Departmental And Local Authority Vacant Housing
asked Her Majesty's Government:How many empty houses are owned by area health authorities, the Home Office, Ministry of Defence, county councils and water authorities in England and Wales.
The Home Office owns dwellings used by prison staff and their families; approximately 1,700 of these houses were vacant at the end of July 1980. The Ministry of Defence owns all Service married quarters and civilian staff houses and 22,700 of these were vacant in July 1980. These figures include dwellings vacant by reason of repair, renovation or awaiting occupancy or sale.I would invite the noble Baroness to get in touch with the area health and water authorities and county councils for the numbers of vacant properties in their ownership.
United Kingdom Export Statistics
asked Her Majesty's Government:Which 10 countries received the highest amount of United Kingdom exports last year, and in 1972; and what were the figures in each case.
The information is as follows:
|Exports||£ million f.o.b.|
|Federal Republic of Germany||609|
|Federal Republic of Germany||4,235|
Lomé Convention: Ratification Of Accession Of Zimbabwe
asked Her Majesty's Government:Whether representatives of the EEC and Zimbabwe have agreed on the terms of the latter's accession to the Lomé Convention; how far they affect the export of sugar and tobacco; and whether and when Her Majesty's Government will ask Parliament to ratify the agreement.
Final agreement on the terms of Zimbabwe's accession to the Lomé Convention was reached on 8th October. Zimbabwe will be able to export tobacco freely to the Community, subject to the safeguard provisions in the Convention. From 1st July 1982 at the latest Zimbabwe will be able to sell 25,000 tonnes of sugar annually to the Community. Once the accession agreement is signed Her Majesty's Government will set the normal ratification procedures in motion.
Un Conference On Conventional Arms
asked Her Majesty's Government:What decisions were reached at the United Nations Conference at Geneva on the banning or restriction of the use of conventional arms judged to be excessively injurious and whether it is their intention to ask Parliament to ratify the decisions at art early date.
The Conference concluded on 10th October having approved the text of a general convention together with three protocols to prohibit or restrict the use of mines and booby-traps, incendiary weapons, and weapons causing injury by fragments not detectable by X-ray. The first of these protocols is based closely on a British draft tabled at an earlier stage of the conference. The Government welcome the agreement which represents a useful strengthening of humanitarian law in armed conflict. The convention will open for signature in April 1981 and Parliament will be informed in the normal way prior to ratification.
Belize: Independence Negotiations
asked Her Majesty's Government:What conclusions were reached in the negotiations in New York with repre- sentatives of Guatemala on the future of Belize; and what action they now propose to take to provide for the independence of Belize.
The talks with representatives of the Guatemalan Government, at which Belizean Ministers were present, were cordial and constructive. As expected, no final agreement was reached and a further meeting is to be held before long. The Government are now considering how best to take the negotiations forward and to achieve their aim of bringing Belize to early and secure independence with full territorial integrity.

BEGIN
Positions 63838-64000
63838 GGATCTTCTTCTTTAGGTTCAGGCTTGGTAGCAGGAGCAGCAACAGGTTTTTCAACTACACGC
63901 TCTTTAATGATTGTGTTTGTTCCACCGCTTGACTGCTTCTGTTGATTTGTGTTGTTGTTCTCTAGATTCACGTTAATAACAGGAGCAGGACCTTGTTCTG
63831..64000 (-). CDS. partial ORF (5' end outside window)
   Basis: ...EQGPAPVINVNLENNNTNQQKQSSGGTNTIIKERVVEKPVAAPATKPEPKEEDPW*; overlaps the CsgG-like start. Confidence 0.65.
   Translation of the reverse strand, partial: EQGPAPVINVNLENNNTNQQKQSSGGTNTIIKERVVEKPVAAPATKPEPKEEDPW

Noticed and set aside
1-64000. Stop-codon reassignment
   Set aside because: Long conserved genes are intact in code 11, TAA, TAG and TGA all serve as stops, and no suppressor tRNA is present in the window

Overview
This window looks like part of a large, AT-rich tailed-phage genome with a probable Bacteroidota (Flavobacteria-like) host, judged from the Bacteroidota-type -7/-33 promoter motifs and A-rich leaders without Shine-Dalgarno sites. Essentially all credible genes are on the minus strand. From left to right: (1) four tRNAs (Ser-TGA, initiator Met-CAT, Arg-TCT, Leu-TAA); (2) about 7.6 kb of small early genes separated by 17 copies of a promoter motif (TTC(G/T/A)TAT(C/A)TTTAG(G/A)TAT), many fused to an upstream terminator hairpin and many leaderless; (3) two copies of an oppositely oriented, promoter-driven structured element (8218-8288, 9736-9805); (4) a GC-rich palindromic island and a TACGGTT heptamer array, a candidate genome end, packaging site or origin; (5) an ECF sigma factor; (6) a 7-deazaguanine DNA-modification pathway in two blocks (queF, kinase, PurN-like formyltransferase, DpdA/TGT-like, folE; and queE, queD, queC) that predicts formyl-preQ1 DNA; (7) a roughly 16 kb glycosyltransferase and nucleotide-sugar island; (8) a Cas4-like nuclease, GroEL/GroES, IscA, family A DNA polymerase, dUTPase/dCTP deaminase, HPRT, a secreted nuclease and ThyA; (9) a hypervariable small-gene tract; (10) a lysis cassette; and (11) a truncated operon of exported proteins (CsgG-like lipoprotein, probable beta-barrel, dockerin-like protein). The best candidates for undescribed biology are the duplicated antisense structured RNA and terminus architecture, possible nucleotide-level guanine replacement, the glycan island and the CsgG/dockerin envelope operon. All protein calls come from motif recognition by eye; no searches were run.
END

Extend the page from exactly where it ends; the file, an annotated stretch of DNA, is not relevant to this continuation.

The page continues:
Deer: Removal Of Antlers In Velvet
asked Her Majesty's Government:In view of the advice of the Farm Animal Welfare Council that the harvesting of velvet from live deer should be prohibited, whether they will indicate in what circumstances such harvesting, in the case of any deer in the United Kingdom, is not totally prohibited by the four statutory orders which came into effect during 1980.
These orders prohibit in all circumstances the removal of antlers while in velvet from live farmed deer in Great Britain. Exceptions are made to permit the removal of antlers while in velvet by a veterinary surgeon on veterinary grounds, when an anaesthetic must be used, or where authorised for scientific purposes. An exception is also made for emergency situations where, to save the deer's life or relieve its pain, anyone may remove antlers while in velvet, if necessary without an anaesthetic.
The orders do not prohibit the removal of antlers in velvet from wild deer in Great Britain, although the effect of the Veterinary Surgeons Act 1966 (Schedule 3 Amendment) Order 1980 is to complete the prohibition on their removal from wild or other deer except by a registered veterinary surgeon, unless in an emergency or where authorised for scientific purposes. Whether the orders prohibit the harvesting of antlers in velvet from deer kept in ornamental parks will depend primarily on whether the deer in those parks fall within the definition of livestock as defined in the Agriculture (Miscellaneous Provisions) Act 1968, as amended by the Welfare of Livestock (Deer) Order 1980. It would be for a court to decide on the application of the definition in individual cases.
Deer in Northern Ireland are affected by only one of these orders, that which requires the removal of the antlers of a live deer while they are in velvet to be carried out only by a veterinary surgeon on veterinary grounds.
The Zuckerman Report On Badgers
asked Her Majesty's Government:Whether they have received the Zuckerman report on the slaughter of badgers and, if so, when it will be published.
Lord Zuckerman's report, Badgers, Cattle and Tuberculosis, has been received and is being studied. The report will be published, probably within the next three weeks.House adjourned at twenty minutes before nine o'clock.